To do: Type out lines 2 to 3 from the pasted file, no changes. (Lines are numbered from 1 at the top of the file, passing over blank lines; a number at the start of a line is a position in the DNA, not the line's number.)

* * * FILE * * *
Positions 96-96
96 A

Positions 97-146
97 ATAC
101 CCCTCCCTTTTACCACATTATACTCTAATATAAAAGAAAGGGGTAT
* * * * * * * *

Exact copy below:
96 A

Positions 97-146